Again, welcome. You'll have lots of new friends here. I hope that you've set up your profile so that you'll get an email notification when someone sends you a PM (Private Message). Sometimes there will be something interesting months down the road, and that notification is the only way to find folks who've gotten busy with other things and haven't logged in lately. - jus'
Congrats on your degrees and stay away from the cash register haha. I have panic attacks when someone gives me cash and I have to count it. Now if its for my own keeping i just stash it away lol.
I dream of a better tomorrow...
Where chicken can cross raods and not have their motives questioned.
I was formally diagnosed in college and received accommodations. Disclosure depends on individual circumstance....in my job as a case manger working w/people with cognitive disabilities - developmental disabilities, on autism spectrum, etc. - disclosing actually helped me both in relating to the clients I worked with as well as with the staff, because it allowed me accommodations and understanding at work, too. I have also had jobs which I lost due to both my LD and my recent hearing "loss". Technically if in the U.S., and mostly if one is actually diagnosed, disclosing CAN provide you some protected status under ADA - but again that can be "in theory". However, if you don't disclose and/or you aren't diagnosed, it will be very difficult if not impossible to gain any protected status on the basis of "just not good with math" or "learning difference".
I tend to disclose ONCE I get the JOB - because that way everyone has all the info. and I am not ashamed, this is part of who I am. If other workers/supervisor know, then there is a much better chance of all of us working together and making things successful for everyone. If they don't know, how can they learn anything about how to work with me? IF I was to need accommodations for specifically the interview - then in order to GET those, then I would need to disclose to human resources or staffing or whatever - so I have potential to perform at same level as peers w/o LD.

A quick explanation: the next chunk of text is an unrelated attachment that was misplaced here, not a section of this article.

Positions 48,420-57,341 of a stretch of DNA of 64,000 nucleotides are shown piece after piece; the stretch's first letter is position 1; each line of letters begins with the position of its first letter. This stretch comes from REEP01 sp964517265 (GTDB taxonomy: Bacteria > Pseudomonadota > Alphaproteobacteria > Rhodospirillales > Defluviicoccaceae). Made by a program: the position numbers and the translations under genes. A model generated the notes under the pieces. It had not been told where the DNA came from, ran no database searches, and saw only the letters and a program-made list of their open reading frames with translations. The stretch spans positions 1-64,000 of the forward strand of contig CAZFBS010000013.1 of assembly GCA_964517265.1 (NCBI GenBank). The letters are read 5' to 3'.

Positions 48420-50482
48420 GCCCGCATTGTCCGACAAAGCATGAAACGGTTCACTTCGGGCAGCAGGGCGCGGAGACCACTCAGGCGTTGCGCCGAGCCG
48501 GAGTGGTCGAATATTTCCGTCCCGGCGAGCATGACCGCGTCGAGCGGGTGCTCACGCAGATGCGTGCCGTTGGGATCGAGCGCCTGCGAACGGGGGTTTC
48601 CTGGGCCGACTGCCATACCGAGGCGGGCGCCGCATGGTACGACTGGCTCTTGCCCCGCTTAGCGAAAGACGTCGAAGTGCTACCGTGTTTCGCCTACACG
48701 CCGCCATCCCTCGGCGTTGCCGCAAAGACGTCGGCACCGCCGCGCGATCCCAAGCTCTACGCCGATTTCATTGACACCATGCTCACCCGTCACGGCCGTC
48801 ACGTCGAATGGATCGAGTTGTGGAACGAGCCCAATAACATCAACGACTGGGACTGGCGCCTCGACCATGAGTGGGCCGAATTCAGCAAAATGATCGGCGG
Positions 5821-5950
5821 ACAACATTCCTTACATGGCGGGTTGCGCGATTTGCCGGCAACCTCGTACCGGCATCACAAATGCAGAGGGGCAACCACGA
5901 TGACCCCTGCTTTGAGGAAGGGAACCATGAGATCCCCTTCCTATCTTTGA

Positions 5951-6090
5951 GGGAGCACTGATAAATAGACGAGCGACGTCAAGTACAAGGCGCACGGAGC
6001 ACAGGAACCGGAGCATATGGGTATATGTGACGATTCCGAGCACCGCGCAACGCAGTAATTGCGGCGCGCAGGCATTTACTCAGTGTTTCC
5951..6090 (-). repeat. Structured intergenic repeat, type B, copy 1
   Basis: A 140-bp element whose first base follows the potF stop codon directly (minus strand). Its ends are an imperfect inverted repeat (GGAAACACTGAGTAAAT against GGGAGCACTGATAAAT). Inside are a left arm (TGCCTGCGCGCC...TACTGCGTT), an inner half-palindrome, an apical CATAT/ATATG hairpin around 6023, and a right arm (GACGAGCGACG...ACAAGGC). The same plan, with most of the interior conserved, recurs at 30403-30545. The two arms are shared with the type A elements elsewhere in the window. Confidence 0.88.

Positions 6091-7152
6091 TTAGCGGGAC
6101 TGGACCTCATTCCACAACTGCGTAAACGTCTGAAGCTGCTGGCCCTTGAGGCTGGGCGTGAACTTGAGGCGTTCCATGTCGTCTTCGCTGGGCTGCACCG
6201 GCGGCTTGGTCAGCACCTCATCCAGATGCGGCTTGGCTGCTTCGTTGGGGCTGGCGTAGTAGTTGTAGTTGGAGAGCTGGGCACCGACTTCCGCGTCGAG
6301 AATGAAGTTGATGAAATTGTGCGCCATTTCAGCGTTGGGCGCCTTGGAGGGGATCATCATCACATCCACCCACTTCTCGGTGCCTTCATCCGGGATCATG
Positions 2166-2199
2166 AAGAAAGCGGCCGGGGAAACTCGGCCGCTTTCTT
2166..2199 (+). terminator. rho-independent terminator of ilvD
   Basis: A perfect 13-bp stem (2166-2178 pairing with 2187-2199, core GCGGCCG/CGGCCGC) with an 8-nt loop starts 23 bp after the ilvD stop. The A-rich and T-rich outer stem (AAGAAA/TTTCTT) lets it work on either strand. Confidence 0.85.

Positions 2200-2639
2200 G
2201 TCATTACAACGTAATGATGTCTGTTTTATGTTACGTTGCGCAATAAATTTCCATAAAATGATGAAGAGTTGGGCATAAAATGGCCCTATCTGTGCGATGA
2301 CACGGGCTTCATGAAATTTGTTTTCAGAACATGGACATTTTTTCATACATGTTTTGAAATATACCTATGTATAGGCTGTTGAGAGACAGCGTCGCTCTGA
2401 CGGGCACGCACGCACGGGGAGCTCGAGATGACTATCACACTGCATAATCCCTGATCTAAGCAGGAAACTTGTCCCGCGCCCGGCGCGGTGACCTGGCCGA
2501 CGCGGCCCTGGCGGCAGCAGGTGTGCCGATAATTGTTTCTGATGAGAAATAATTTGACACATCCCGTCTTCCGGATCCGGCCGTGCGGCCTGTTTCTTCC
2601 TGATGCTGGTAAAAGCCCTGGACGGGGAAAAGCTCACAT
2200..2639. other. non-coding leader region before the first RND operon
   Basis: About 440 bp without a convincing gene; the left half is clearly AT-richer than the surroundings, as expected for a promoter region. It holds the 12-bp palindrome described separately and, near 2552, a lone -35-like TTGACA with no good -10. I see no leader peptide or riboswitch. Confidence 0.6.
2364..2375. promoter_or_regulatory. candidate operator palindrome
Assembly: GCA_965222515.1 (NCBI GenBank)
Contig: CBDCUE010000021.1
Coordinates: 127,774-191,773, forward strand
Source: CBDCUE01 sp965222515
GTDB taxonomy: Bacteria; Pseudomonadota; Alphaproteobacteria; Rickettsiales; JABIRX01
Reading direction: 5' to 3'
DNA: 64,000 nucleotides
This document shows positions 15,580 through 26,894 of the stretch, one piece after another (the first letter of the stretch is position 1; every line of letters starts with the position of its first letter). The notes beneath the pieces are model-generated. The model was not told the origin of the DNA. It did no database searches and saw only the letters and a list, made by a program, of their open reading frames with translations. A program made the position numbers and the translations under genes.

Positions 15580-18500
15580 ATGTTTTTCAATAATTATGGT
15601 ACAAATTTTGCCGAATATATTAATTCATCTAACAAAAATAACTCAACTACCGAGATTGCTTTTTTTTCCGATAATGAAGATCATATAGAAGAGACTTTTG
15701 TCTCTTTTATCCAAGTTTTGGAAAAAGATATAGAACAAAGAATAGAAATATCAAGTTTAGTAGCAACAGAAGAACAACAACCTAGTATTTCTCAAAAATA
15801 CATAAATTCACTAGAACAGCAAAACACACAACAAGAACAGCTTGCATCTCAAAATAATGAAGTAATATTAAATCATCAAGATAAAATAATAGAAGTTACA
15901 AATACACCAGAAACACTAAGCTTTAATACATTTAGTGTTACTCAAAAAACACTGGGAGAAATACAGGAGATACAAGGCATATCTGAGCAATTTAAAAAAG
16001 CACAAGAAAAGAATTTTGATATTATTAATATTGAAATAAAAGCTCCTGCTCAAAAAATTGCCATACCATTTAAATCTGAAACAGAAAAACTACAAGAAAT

Location: Chicagoland, IL Posts: 41 Joined: 2009-08-31
I am still lacking a formal diagnosis due to lack of funding to cover testing, however, I also fit so many of the standard symptoms that I can think of no other cause for them.
- Inability to read analog clocks
- Inability to read or draw maps
- Very poor overall spatial skills (precalc is murdering me with the trig functions...)
- Transposing numbers and mathematical signs
- Horrible with names AND with faces. I cannot pick out a person from others unless I have known them a long time.
- Excellent verbal skills
- Difficulties with time
- I could get lost in a paper back with a neon exit sign
- Difficulties with athletics involving sequential processing skills: dance, martial arts, competative horseback riding (all of which I enjoy...)
The only one that does not really fit me is mathematical concepts. I can understand the concepts quite well, and once I have them memorized, they stick with me. However, I do often blank out on tests, but I think that is due to anxiety.
8 + 1x = 0.04x IS the same as 8 + 1x = 0.4x, I swear it is! (And I had to check this 5 times to make sure I had written that [in]correctly!)